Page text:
The fixed-point representation is a basic rule for data processing in computers. In fixed-point representation, which concerns integer numbers, the decimal point is always in the same position. The position of the decimal point is determined by the total number of digits and the number of digits written after the decimal point, the decimal places.
A fixed-point format can represent signed and unsigned integers and fractions. The difference between integer representation and fractional representation is only in the position of the binary comma. In integer representation, the comma is to the right of the number with the lowest significance, the Least Significant Bit( LSB). Fractional numbers, on the other hand, usually have their decimal point to the left of the sign bit.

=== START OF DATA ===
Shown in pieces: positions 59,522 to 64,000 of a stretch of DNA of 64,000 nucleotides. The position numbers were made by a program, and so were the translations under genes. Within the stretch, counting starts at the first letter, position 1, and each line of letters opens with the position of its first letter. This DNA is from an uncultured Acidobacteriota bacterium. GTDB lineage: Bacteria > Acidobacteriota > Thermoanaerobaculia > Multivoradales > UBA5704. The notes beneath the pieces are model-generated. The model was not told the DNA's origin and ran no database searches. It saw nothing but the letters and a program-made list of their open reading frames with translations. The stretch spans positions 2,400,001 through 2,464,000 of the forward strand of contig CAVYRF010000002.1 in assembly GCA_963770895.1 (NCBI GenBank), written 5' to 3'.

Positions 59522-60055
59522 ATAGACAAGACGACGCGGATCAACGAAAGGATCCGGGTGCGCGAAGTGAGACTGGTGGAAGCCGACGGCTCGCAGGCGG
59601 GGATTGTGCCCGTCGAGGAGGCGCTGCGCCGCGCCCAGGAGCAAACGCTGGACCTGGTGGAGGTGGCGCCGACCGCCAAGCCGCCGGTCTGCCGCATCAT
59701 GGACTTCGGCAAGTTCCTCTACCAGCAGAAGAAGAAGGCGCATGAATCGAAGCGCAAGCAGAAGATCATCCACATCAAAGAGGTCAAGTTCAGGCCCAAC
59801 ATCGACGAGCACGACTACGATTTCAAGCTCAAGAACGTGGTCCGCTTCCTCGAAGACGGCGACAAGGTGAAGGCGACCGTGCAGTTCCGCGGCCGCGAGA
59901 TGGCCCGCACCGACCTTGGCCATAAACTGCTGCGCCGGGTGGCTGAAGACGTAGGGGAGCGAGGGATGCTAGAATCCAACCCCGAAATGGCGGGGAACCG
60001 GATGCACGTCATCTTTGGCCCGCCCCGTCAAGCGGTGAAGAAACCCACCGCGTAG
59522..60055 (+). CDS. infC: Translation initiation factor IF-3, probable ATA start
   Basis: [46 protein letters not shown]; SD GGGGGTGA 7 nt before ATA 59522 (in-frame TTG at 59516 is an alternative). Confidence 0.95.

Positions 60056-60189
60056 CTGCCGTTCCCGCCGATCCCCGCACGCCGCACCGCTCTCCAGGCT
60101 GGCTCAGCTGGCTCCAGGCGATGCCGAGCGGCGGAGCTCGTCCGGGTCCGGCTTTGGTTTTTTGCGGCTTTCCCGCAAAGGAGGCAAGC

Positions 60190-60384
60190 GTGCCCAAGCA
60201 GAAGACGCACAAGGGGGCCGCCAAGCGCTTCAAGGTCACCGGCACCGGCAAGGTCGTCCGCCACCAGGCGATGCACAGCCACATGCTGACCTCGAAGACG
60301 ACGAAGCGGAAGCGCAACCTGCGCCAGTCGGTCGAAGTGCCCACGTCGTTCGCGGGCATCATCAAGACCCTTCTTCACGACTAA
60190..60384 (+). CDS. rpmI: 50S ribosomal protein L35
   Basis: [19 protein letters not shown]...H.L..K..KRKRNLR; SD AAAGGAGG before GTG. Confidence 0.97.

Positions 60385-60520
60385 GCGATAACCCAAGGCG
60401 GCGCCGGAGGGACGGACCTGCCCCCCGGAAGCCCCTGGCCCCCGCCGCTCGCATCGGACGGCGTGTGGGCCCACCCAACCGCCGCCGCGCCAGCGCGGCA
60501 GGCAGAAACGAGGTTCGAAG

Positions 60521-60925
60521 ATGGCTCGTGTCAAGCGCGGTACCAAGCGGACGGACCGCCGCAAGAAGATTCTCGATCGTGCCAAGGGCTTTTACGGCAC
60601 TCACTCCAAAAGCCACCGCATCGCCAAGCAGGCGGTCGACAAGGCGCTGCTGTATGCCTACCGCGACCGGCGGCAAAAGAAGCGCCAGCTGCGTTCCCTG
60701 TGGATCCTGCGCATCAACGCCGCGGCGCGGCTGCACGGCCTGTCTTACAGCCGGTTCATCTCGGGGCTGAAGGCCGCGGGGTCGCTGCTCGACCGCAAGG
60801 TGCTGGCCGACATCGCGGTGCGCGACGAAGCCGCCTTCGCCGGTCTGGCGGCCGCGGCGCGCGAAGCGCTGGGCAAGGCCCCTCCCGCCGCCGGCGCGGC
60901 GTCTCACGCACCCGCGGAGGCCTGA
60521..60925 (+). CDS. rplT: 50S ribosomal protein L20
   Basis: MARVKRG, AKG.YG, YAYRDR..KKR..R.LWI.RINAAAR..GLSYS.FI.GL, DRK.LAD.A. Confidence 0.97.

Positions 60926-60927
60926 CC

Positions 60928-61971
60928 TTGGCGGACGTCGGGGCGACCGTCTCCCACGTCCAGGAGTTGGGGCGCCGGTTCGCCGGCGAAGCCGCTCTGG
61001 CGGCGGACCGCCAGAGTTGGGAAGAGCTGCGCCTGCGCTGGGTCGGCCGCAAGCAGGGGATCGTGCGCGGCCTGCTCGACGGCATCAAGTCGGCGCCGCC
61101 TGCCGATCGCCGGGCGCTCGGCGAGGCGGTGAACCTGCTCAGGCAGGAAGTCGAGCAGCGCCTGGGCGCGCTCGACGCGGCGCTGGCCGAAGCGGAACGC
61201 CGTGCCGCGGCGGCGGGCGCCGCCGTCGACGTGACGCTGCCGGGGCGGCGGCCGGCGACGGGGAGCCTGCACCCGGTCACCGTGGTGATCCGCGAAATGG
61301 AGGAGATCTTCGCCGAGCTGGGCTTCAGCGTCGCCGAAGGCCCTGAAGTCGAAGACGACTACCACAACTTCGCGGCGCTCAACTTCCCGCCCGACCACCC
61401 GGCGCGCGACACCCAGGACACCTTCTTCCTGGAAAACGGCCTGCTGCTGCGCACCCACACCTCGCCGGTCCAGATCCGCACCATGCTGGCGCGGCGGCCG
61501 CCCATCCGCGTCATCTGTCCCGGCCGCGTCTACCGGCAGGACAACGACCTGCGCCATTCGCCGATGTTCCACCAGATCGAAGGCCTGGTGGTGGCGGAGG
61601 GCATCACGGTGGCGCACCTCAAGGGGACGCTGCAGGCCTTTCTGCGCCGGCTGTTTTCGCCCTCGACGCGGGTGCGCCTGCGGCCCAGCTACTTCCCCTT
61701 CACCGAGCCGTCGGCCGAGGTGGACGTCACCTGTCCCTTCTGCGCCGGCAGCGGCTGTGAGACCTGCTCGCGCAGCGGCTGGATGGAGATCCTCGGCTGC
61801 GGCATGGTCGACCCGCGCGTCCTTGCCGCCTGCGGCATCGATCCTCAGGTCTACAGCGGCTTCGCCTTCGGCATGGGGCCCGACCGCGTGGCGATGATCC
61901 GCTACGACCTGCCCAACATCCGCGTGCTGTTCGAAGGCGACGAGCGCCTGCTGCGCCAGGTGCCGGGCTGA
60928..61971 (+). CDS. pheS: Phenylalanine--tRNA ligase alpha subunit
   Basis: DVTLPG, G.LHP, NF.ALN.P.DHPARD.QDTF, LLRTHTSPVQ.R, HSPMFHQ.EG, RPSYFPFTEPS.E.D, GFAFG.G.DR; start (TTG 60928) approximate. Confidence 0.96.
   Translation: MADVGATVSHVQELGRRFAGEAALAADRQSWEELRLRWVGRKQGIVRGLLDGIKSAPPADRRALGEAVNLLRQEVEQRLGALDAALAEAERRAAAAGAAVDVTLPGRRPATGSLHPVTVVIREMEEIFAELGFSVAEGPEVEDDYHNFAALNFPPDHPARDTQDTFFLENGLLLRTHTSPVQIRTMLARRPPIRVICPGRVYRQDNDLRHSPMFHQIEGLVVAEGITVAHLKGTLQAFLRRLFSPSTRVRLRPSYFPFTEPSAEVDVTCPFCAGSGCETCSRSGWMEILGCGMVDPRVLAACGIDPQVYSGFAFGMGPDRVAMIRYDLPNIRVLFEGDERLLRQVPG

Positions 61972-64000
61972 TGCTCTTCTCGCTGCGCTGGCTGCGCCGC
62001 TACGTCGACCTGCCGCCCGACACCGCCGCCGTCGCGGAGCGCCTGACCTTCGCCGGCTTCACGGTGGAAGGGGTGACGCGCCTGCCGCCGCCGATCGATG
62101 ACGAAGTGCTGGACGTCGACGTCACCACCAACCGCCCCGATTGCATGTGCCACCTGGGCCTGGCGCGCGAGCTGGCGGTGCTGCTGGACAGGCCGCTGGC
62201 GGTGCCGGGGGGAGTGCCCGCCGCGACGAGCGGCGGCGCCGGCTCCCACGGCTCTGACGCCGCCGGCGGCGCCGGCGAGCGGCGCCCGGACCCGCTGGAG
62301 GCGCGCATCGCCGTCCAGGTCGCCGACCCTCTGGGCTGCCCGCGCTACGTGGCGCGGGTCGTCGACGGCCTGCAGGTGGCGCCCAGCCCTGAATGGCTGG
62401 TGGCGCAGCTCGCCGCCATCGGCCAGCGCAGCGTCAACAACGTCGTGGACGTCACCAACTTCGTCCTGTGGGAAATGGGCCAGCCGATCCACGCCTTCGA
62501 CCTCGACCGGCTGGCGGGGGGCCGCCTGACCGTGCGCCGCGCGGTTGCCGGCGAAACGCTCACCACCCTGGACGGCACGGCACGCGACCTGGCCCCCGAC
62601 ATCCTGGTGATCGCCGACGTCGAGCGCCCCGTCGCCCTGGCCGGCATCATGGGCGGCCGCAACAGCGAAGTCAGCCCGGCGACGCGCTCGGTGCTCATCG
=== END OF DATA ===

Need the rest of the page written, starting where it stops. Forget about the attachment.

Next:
For example, if the total number is seven and three decimal places are fixed, then there are four numbers before the decimal point and three after the decimal point. The digit sequence 1234567 becomes 1234.567 in this notation.
Machine words with 8, 16, 32 or 64 bits are used as representation units for fixed point numbers. The most significant bit( MSB) is used for the sign, the remaining binary digits for the digit representation. The computer performs the calculation as if the fixed point were located after the last binary digit of the machine word. In the case of a positive sign, it adds the individual dual values; in the case of a negative sign, it subtracts them.
Fixed point operations simplify numerical operations, they save memory, but require a compromise between dynamics and accuracy. The other representation form with floating decimal point is called floating point.